Okay, here’s another Friday twitter brainstorm capture post, this time arising from my responses to @jimdowning who made a query about in response to a tweet I made about an interesting looking “DOIs for data” proposal…
Here’s what I pondered:
– why might it be useful? Err, “eg allows to resolve either to Guardian data blog data on google docs or national stats copy of a data set?” That is, several of the data sets that have been republished by the Guardian on google docs duplicate (I think) data from National Statistics. A data DOI service could resolve to either of these data sets depending on a user’s preferences…
But I can also imagine derived data DOIs that extend eg journal paper DOIs in a standardised way, and then point to data that relates to the original journal article. So for example, an article DOI such as doi:nnn-nnn.n might be used to generate a data DOI that extends the original DOI, such as doi:nnn-nnn.n-data; or we might imagine a parallel data DOI resolution service that reuses the same DOI: data-doi:nnn-nnn.n.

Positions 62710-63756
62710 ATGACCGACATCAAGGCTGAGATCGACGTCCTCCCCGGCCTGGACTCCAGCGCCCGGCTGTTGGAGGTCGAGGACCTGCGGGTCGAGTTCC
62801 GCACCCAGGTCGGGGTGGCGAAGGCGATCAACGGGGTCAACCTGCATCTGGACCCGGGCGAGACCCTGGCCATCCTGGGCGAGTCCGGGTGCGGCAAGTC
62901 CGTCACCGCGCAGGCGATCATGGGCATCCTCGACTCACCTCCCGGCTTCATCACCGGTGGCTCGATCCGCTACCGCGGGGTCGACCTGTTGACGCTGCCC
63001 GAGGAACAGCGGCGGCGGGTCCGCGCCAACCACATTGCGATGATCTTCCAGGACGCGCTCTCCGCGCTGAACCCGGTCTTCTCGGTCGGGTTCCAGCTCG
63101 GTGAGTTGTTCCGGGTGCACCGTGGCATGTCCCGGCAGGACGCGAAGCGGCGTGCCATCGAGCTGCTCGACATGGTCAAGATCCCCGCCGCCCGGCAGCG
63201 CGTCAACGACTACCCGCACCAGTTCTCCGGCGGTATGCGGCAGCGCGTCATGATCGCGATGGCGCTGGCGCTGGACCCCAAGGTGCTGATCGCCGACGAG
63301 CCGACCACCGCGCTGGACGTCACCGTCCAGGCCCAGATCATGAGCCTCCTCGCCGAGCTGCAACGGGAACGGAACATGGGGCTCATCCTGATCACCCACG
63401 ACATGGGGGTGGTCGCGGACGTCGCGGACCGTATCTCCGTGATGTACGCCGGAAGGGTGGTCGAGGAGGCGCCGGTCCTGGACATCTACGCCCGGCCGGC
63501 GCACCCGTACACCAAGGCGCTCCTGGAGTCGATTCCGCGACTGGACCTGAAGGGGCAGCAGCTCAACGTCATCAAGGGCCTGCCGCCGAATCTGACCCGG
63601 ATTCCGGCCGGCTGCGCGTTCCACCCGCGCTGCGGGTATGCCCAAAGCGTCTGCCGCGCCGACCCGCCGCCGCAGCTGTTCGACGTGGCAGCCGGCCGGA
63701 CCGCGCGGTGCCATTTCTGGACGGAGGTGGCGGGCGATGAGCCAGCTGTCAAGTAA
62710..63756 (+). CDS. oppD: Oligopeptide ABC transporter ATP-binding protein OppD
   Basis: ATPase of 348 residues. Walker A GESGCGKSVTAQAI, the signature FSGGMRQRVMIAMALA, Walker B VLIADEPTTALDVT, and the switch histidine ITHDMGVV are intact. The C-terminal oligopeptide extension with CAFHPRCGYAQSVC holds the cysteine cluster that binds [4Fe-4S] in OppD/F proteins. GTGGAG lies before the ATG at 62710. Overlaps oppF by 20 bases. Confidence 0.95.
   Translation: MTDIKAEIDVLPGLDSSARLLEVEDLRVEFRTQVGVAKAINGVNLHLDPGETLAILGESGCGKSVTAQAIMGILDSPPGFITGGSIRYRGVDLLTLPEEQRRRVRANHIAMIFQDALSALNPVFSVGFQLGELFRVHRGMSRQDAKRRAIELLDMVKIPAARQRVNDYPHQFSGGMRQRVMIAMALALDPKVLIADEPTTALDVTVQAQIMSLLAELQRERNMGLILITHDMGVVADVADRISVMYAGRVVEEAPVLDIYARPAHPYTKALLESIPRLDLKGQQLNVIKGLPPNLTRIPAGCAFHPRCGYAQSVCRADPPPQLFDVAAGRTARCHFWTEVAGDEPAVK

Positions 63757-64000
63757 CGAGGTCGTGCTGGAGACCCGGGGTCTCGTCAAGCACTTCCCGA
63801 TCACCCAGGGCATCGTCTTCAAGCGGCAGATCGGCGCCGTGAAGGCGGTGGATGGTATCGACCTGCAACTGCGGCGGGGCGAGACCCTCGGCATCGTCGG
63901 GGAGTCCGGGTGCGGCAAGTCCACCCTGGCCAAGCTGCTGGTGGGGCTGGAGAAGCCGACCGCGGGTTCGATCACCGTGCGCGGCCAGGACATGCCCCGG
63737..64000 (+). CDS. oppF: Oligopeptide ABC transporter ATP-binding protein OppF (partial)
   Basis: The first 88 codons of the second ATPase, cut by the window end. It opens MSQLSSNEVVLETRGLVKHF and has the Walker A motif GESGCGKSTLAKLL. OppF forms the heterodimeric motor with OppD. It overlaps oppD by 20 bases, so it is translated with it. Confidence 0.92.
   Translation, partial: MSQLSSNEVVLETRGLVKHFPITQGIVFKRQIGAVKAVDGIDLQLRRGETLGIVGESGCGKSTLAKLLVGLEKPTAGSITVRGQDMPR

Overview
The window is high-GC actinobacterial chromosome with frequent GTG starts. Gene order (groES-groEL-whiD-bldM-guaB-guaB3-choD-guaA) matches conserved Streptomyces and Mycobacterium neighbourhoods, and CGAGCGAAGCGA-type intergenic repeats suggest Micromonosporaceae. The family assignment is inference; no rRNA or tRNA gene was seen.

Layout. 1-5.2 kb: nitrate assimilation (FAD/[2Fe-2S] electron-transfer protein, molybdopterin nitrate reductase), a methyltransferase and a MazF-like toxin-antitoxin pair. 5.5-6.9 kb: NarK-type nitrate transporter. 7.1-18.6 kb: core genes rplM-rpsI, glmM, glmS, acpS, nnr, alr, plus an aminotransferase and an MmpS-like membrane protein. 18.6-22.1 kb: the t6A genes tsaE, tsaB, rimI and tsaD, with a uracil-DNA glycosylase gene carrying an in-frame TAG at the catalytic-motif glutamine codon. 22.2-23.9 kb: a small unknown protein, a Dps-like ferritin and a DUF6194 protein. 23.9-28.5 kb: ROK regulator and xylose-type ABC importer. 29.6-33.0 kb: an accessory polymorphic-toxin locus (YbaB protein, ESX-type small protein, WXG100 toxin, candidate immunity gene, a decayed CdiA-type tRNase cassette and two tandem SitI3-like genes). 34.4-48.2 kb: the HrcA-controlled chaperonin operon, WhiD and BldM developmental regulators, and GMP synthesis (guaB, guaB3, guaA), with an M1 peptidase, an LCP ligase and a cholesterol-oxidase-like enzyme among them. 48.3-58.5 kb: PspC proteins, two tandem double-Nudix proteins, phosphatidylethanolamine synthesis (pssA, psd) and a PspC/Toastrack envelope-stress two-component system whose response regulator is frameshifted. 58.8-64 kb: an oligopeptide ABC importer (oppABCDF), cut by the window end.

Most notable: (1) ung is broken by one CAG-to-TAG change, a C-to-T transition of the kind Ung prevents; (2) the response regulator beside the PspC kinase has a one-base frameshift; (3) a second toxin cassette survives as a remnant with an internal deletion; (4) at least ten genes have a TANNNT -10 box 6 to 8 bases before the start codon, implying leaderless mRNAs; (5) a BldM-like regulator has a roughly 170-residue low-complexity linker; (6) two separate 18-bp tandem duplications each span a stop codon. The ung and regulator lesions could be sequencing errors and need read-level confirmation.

Where multiple data sets are associated with an article, it might be pragmatic to add a suffix to the doi, such as data-doi:nnn-nnn.n-M to represent the M’th dataset associated with the article? For only one dataset, it could be identified as data-doi:nnn-nnn.n-0 (always count from 0, right?;-), with data-doi:nnn-nnn.n (i.e. no suffix) returning the number of data sets associated with the article?
PS hmmm this reminds me of something the name of which I forget (cf. image extraction from PDFs), where assets associated with an article are unbundled from the article (images, tabulated data and so on); how are these things referenced? Are references derivable from the parent URI?
PPS Maybe related? (I really need to get round to reading this…) How Data RSS Might Workl.